The whipping boys of emerging Asian markets in recent times – Indonesia and India – have their fair share of problems, but analysts are singling out Southeast Asia's biggest economy as the one in a more precarious position.
While both countries have wide current account deficits, analysts argue that Indonesia's external situation is worse as the economy has moved quickly from a current account surplus just a couple of years ago into a hefty deficit.
Indonesia's current account deficit widened to 4.4 percent of gross domestic product (GDP), or $9.8 billion, in the second quarter, compared with 2.6 percent of GDP in the previous quarter. In 2011, it recorded a current account surplus of $1.7 billion.
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By contrast, India's improving current account deficit is expected to narrow considerably over the coming months led by a decline in non-oil imports and a rise in exports and remittance flows. Barclays forecasts the current account deficit will shrink to 3.7 percent of GDP, or $68.2 billion, from 4.8 percent last year.
"In Indonesia, on a 12-month basis, the current account deficit is actually increasing. Whereas in India, it is shrinking and we expect it to continue to narrow further," Krishna Hegde, head of Asia Credit Research at Barclays told CNBC.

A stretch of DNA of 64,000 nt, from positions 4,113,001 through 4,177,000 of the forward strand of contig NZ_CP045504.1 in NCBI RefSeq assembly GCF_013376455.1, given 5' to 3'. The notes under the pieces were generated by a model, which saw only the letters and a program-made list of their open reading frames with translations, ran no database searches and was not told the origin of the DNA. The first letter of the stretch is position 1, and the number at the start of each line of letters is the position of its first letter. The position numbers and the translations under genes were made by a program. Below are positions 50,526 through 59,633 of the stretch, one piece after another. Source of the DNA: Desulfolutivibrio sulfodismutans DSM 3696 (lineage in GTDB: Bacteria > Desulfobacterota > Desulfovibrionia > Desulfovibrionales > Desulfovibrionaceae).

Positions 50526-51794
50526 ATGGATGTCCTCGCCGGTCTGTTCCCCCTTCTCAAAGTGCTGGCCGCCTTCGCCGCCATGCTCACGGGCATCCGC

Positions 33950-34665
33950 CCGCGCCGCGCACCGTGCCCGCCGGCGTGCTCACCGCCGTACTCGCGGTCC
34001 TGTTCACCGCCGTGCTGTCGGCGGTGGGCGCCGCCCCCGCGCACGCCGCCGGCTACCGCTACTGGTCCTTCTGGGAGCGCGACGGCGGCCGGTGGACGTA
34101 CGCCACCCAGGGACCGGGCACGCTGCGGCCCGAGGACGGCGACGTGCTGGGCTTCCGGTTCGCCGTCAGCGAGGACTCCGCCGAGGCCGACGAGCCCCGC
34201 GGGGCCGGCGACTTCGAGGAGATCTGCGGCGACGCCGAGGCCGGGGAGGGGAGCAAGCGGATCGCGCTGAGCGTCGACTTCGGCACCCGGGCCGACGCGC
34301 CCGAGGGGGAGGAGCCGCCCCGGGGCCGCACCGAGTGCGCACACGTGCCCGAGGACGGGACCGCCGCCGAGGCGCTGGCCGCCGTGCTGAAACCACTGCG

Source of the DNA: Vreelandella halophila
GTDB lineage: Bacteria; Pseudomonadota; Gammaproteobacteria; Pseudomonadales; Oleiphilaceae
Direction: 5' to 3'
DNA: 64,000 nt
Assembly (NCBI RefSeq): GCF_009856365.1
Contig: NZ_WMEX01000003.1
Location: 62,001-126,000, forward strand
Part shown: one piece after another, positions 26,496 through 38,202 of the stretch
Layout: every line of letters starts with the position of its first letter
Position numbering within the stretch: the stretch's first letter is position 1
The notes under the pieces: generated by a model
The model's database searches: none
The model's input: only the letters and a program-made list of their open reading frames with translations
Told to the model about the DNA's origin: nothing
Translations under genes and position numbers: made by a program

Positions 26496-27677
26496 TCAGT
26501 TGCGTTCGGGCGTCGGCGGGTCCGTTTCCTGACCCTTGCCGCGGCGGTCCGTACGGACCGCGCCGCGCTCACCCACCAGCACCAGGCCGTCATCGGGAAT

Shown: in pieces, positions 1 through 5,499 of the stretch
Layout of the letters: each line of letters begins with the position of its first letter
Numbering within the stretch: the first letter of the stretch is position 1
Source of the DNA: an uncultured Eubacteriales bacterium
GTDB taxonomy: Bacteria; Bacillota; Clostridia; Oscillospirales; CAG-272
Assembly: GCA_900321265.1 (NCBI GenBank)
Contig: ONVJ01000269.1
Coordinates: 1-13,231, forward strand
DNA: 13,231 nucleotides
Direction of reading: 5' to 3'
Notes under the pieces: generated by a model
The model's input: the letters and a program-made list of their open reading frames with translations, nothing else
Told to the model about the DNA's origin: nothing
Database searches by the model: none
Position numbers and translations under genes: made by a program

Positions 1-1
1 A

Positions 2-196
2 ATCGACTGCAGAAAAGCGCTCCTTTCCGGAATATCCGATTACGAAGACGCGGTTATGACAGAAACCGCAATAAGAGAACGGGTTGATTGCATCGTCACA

Hegde pointed to the high level of foreign ownership in Indonesia's domestic bond markets, which makes its current account balance more vulnerable to a capital flight.
"Both current account deficits are funded to an extent by portfolio flows. While equity outflows are a risk for both countries - in the case of Indonesia, foreign investment in bond holdings is substantial," he said.
About 30 percent of Indonesia's onshore government debt is owned by foreigners, compared to 3 percent in India, which is among the lowest in Asia.